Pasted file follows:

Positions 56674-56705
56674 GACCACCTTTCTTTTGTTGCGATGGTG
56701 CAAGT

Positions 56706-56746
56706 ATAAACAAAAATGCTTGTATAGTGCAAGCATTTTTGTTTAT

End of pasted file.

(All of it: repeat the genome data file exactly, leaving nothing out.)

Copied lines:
Positions 56674-56705
56674 GACCACCTTTCTTTTGTTGCGATGGTG
56701 CAAGT

Positions 56706-56746
56706 ATAAACAAAAATGCTTGTATAGTGCAAGCATTTTTGTTTAT